Key features of adolescent inpatient units and development of a checklist to improve consistency in reporting of settings

Claire Hayes, Magenta Simmons, Victoria Palmer, Bridget Hamilton, Christine Simons, Malcolm Hopwood

Research output: Contribution to journalReview ArticleResearchpeer-review


What is known on the subject?: Little is known about adolescent inpatient units, key features which define them, and how these essential services operate and deliver care. What the paper adds to existing knowledge?: Adolescent inpatient unit studies are limited in their descriptions of settings in terms of how they operate and key features. The proposed preliminary checklist is a practical tool to assist clinicians, policy makers, and researchers when reporting to ensure comprehensive descriptions of adolescent inpatient settings. What are the implications for practice?: This could be used to inform service design processes for inpatient and other mental health service models which is of critical importance in the context of reforms and implementation of these in Australia currently. Greater attention to operational models, services, and philosophies of practice will improve reporting and allow for the advancement of knowledge, comparison of study results, and a clearer direction for mental health nursing clinicians and researchers. Abstract: Introduction Adolescent inpatient units care for vulnerable population groups; however, little is known about how these essential services operate and deliver care. Aims To examine the descriptions of adolescent mental health inpatient units in Australian and international research publications and to identify key features which were used to define them. A secondary aim was to develop a checklist to improve consistency when reporting on the operations and services delivered within adolescent mental health inpatient units (both public and private). Methods Five electronic databases (CINAHL, MEDLINE, ERIC, EMBASE, and PsycINFO) were systematically searched. We included studies that provided descriptions of operations and services within adolescent inpatient units where participants had a mean age between 12 and 25. Narrative synthesis was used to explore the similarities and differences between descriptions of settings. Results Twenty-eight studies were identified, which varied in their descriptions of adolescent inpatient units, providing inconsistent information to inform best practice. Discussion Studies lack consistency and comprehensive detail when describing the operational models within inpatient units, making interpretation challenging. Consequently, a preliminary checklist is proposed to improve reporting of adolescent inpatient units.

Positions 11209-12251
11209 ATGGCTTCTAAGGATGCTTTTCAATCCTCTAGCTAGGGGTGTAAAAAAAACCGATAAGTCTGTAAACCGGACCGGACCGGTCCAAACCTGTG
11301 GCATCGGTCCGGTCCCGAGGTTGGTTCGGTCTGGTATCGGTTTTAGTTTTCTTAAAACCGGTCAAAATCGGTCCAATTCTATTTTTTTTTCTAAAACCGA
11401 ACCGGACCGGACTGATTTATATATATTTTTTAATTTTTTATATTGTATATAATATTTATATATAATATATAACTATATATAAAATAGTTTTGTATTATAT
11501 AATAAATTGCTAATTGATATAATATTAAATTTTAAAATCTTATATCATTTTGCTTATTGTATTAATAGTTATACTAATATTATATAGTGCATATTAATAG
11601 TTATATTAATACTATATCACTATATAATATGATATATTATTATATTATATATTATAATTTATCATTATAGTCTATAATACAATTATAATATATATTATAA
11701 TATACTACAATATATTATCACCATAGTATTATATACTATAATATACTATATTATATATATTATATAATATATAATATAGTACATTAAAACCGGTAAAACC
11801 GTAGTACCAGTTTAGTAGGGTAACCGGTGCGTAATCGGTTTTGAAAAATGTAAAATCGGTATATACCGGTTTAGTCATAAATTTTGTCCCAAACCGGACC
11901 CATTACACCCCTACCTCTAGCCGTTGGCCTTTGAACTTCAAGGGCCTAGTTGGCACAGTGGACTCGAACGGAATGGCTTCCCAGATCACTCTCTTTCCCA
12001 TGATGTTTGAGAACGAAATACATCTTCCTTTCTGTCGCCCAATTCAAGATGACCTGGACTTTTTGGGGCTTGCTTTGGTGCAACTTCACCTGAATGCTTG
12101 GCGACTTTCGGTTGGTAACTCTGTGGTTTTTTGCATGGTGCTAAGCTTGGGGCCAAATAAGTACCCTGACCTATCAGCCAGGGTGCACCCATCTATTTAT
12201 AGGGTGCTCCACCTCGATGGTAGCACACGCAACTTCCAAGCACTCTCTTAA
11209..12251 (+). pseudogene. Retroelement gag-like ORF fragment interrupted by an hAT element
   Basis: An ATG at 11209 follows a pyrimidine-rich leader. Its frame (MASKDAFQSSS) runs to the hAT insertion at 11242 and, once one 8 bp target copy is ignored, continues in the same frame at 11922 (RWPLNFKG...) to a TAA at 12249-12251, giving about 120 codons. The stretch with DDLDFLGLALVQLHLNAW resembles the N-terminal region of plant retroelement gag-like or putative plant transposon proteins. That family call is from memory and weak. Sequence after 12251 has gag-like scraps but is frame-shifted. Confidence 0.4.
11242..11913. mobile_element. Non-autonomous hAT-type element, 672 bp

Original languageEnglish
Pages (from-to)74-100
Number of pages27
JournalJournal of Psychiatric and Mental Health Nursing
Issue number1
Publication statusPublished - Feb 2023


  • Adolescent
  • Child
  • Inpatient Units
  • Mental Health
  • Model of Care

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